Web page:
Duane Gill

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    Yes, Gill had a decent amount of success beginning in 1998 as Gillberg, a knock-off of WCW’s Goldberg.

    Yes, he was WWF Light-Heavyweight champion for 15 months.

    But before all of that, he was mainly an enhancement talent during the early and mid 1990’s, racking up an impressive amount of losses. In fact, he was touted by Mankind as having a win/loss record that no other wrestler could match.

    Gill was also a part of the J.O.B. Squad, a group started by Al Snow, pointing out his past as a top-level enhancement talent. Interestingly, Snow was one of the people that trained Ryback to become a professional wrestler.

    THE MATCH:

    Perhaps Gill would point out that he was a Goldberg clone before Ryback was. My guess is he would quickly attempt a spear, and would likely bounce right off, landing in a heap at Ryback’s feet. He would then be picked up, Shell Shocked, and pinned. And Ryback would still be left feeling hungry.

Lanny Poffo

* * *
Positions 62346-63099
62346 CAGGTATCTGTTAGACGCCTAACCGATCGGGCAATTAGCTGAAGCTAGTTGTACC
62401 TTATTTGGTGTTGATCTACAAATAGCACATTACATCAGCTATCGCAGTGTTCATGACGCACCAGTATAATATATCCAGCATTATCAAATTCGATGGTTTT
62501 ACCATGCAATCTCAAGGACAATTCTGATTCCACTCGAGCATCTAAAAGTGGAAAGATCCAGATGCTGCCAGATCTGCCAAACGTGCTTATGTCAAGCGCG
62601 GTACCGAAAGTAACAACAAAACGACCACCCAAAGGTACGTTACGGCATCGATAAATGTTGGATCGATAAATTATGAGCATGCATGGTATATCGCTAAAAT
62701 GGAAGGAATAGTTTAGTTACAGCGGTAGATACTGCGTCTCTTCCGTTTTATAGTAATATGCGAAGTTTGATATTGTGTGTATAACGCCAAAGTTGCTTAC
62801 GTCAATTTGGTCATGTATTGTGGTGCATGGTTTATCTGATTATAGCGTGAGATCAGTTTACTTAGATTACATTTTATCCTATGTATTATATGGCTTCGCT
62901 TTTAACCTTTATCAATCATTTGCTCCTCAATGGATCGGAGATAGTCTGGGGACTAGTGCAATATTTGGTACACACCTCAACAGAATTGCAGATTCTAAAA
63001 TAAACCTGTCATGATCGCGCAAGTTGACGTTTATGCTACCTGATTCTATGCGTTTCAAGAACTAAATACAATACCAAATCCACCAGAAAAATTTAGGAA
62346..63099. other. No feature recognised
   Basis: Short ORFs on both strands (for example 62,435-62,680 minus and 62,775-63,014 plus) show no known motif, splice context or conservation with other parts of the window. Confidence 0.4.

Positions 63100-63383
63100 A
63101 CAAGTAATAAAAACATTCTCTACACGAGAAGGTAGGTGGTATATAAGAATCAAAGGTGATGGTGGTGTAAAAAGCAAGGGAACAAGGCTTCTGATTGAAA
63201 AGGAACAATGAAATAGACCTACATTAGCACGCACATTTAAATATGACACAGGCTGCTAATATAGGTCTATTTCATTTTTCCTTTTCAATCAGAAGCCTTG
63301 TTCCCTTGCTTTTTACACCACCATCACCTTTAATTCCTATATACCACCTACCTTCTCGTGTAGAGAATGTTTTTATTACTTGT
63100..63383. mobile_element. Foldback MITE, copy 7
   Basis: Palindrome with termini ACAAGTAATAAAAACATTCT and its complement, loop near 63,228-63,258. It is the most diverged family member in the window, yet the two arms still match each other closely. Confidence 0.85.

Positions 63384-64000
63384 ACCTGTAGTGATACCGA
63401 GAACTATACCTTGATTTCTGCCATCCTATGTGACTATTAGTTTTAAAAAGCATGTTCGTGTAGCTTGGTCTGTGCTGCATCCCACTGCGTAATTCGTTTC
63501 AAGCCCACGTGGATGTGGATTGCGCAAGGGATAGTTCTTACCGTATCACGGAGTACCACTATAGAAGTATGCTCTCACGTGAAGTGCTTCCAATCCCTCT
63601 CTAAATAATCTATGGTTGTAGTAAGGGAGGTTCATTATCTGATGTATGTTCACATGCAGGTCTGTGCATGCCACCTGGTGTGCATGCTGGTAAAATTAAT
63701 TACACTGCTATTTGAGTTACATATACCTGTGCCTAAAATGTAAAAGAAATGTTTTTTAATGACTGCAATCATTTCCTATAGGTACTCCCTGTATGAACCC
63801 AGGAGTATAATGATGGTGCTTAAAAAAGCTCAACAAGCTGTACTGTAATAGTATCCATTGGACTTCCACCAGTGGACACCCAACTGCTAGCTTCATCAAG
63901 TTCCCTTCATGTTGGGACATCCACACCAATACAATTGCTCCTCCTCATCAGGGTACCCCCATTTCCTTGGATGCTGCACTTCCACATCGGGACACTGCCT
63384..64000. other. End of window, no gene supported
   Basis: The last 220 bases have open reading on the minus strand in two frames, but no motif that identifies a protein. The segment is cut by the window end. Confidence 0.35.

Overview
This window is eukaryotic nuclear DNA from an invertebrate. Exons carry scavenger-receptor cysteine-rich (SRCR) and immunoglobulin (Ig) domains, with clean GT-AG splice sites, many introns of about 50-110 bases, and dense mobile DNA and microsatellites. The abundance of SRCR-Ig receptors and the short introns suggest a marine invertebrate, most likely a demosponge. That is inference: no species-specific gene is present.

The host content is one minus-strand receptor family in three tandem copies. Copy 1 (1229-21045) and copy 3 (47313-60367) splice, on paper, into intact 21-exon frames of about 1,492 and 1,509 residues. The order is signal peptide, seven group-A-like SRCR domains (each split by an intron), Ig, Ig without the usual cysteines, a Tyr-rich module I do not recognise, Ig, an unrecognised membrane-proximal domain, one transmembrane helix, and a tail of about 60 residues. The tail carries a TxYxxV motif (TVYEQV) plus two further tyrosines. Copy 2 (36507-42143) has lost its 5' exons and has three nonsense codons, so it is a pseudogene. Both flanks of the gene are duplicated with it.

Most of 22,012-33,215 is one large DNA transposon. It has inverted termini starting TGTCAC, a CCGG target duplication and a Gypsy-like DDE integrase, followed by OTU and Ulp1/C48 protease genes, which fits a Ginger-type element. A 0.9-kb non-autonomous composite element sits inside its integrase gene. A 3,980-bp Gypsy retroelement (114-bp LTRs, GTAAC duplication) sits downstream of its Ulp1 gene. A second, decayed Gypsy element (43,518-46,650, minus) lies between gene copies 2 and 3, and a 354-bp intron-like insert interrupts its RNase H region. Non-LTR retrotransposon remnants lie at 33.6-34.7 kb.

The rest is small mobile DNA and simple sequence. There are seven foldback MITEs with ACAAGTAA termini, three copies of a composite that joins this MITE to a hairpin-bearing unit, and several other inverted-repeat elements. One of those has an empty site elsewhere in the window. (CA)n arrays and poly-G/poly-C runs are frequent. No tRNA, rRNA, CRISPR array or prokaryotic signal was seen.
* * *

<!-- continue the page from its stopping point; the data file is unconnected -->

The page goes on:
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    As the brother of the iconic Randy “Macho Man” Savage, and son of wrestling legend Angelo Poffo, Lanny never attained the level of notoriety that his family members did. After a run as “Leaping Lanny Poffo between 1985 and 1989, which saw him throw frisbees to to the crowd as part of his gimmick, Poffo was repackaged as The Genius.

    As an occasional wrestler and manager of the Beverly Brothers, the Genius began each match  with a poem, mainly used to incite the performer that he, or his charges were squaring off against.

    THE MATCH:

    A high-flyer before his time (and one of the first wrestlers to perform a moonsault), Poffo would likely recite a poem meant to anger Ryback, and would likely succeed. Even though as an enhancement talent Poffo would generally be able to get in some offense against his opponent, this match would likely be over incredibly quickly.

Iron Mike Sharpe

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    “Canada’s Greatest Athlete” made a name for himself as a preeminent enhancement talent in the WWF during the 1980’s and early 1990’s, where he gained notoriety due to his brash nature and ever present black brace on his right forearm.